UPDATES FOR CALIFORNIA EMPLOYERS – MAY 2015
REI Settles Overtime Class Action Case for $2.5 million
A federal magistrate judge on Tuesday granted preliminary approval of a $2.5 million settlement between Recreational Equipment Inc. and about 5,000 former employees in California who claim the sporting goods store failed to pay minimum wage and overtime.
City of Los Angeles Sues Wells Fargo
The City of Los Angeles filed a complaint against Wells Fargo & Co. on Monday, accusing the bank in California state court of pressuring employees into opening unauthorized and illegal accounts in order to meet unrealistic sales goals. Wells Fargo is facing two counts of violating California’s Unfair Competition Law and stands accused of encouraging identity theft by forcing bank branch employees to meet sales goals the company knew could not be achieved without the use of illegal tactics. Such tactics, known as “gaming,” frequently include opening customer accounts without their knowledge in order to meet quotas for a Wells Fargo initiative known as “Gr-eight,” which seeks to increase the number of Wells Fargo accounts per household to eight, according to the complaint.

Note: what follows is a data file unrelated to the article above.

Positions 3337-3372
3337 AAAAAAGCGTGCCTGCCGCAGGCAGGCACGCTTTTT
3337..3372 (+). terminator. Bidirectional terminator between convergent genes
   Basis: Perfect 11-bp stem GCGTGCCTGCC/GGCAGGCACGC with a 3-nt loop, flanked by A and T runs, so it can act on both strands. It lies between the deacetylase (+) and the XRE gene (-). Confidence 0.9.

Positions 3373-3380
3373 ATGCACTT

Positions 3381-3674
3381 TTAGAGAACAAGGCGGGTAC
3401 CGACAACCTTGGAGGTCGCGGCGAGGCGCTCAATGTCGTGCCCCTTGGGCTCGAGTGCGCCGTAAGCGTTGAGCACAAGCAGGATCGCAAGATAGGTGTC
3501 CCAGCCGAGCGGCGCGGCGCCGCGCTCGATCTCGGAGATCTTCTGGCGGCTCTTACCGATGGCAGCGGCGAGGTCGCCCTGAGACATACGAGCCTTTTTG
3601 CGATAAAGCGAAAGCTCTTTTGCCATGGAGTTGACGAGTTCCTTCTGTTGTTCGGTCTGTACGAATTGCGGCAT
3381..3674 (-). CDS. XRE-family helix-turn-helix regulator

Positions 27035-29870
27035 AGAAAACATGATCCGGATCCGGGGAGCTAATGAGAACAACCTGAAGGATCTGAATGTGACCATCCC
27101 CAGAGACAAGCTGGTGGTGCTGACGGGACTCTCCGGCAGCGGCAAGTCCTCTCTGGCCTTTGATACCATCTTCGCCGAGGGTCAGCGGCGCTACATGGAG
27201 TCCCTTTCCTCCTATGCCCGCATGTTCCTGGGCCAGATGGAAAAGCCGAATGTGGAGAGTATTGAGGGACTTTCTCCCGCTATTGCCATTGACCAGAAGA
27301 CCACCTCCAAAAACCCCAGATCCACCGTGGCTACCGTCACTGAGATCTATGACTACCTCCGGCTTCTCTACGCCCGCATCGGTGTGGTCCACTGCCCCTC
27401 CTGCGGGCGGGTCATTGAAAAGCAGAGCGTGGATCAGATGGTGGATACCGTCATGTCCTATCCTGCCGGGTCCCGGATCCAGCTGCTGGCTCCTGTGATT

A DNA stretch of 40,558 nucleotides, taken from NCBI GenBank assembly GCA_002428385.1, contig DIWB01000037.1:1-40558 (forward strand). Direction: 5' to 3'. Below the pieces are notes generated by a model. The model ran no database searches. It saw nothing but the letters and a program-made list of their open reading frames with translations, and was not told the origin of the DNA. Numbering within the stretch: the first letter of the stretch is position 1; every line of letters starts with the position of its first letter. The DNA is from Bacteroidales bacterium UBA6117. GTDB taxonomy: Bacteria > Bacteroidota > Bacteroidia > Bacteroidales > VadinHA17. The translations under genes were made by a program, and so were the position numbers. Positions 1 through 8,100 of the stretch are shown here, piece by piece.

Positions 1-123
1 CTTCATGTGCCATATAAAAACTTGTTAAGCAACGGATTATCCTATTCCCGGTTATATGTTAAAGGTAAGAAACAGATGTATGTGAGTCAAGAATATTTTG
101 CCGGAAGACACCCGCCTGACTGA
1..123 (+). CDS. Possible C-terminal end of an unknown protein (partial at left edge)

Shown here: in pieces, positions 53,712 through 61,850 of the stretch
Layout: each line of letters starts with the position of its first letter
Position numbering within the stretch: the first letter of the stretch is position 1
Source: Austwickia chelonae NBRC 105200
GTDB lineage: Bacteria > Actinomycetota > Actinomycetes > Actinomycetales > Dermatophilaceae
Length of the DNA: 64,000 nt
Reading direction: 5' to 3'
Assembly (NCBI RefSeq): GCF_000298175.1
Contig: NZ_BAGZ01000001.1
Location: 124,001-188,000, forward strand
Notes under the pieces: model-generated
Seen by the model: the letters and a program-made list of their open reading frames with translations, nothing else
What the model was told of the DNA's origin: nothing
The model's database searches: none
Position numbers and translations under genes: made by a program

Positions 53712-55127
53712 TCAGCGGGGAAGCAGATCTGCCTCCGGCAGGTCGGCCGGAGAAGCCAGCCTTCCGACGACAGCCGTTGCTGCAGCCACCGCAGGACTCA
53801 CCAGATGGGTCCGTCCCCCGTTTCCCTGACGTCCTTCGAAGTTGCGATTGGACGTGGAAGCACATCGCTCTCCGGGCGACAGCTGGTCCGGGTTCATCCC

To Recover Costs in FEHA Cases Employers Bear High Burden
A prevailing employer must prove a state workplace discrimination suit is “objectively groundless” before it can recoup litigation costs, the California Supreme Court unanimously ruled, saying in the closely watched employment case that forcing losing plaintiffs to pay costs threatens to chill workers’ civil-rights lawsuits. The court held that the standard articulated by the U.S. Supreme Court in Christiansburg Garment Co. v. EEOC, that a prevailing defendant in a discrimination fight can only recover attorneys’ fees if it shows the suit was frivolous, unreasonable or groundless, also applies to awards of litigation costs.